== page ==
3 Myths About Alimony in California

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You may have heard horror stories and dramatic exaggerations about alimony on television shows or movies, but now you’re facing a divorce case of your own and wondering what to really expect. Many myths and misperceptions surround alimony, or spousal/partner support. It is a type of financial support one spouse may have to give to another if the courts deem it necessary and appropriate for the situation. Here are three myths about alimony in California, debunked.

Alimony Serves to Punish One Party

Many people mistakenly believe that alimony is a form of punishment for the spouse who must pay. This is not true. The only purpose alimony aims to serve is to provide financial support to a spouse who otherwise would not have the means to continue living according to the standards he/she enjoyed while married. Since California is a “no-fault” divorce state, the courts will not look at fault when determining matters such as property division or alimony. Instead, the courts will make decisions based on the needs of both parties.

Alimony is never a “right” or a guarantee in a California divorce case. Just because your spouse cheated on you or otherwise caused the divorce does not mean the courts will grant you alimony. You may qualify for alimony payments based on you and your ex-spouse’s income levels, employment history, education, length of marriage, and other factors – not based on who is to blame for the marriage not lasting. If you are the party the court orders to pay alimony, try not to think of it as a punishment, but as a way in which you support your ex-spouse.

Alimony Is Automatic

Unlike matters such as child custody, alimony is not something a judge or mediator will automatically bring up. Instead, alimony is something one spouse must request during the complex divorce process. California law does not automatically obligate one spouse to start making payments to the other after a divorce. It is a matter that requires a judge’s insights based on a variety of factors. Whether someone will receive alimony varies according to each situation.

Alimony is not a “one-size-fits-all” court order with automatic payment amounts. There is not a magic alimony calculator. Instead, it is a solution a judge will tailor according to each couple’s unique situation and needs. Judges based alimony arrangement amounts on how long you’ve been married, the amount you’ve supported the household (domestically and financially), and how much you and/or your spouse earn. You can get an idea of how much your alimony arrangement might be by talking to a family law attorney.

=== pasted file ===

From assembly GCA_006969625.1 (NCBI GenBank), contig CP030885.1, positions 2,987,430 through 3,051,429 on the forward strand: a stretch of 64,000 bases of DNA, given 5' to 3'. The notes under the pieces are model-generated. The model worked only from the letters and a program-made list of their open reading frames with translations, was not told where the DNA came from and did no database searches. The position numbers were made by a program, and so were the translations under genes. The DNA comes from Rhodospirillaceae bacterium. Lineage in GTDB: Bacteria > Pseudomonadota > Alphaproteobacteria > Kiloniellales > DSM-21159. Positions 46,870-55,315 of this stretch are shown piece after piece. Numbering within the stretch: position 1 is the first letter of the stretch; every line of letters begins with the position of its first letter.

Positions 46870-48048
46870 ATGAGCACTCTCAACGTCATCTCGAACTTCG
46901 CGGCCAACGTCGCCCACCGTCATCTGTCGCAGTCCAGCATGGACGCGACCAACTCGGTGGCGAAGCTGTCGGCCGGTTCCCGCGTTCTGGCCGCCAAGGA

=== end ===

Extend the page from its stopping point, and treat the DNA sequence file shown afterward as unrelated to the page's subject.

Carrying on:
Alimony Lasts Forever

If a California judge does award alimony in a divorce case, it’s not necessarily forever. Most alimony arrangements are only temporary. They last until the recipient spouse gains the means to support his/herself, such as further education or job experience. In cases involving long marriages and/or spouses that gave up educational or job opportunities to care for the house or children, the courts might award permanent alimony. Most alimony arrangements will end if the recipient remarries.

An alimony arrangement – no matter how long it lasts – doesn’t have to mean a messy divorce. Whether you’re the one paying or receiving alimony after a split, at least you’ll have a fresh start once the divorce case is over. Knowing as much as you can about alimony in California can help you prepare yourself for what is to come. Learn more about your specific divorce case and potential alimony orders during a conversation with an attorney. Work with an experienced divorce attorney to help make the legal process easier on you and your family.

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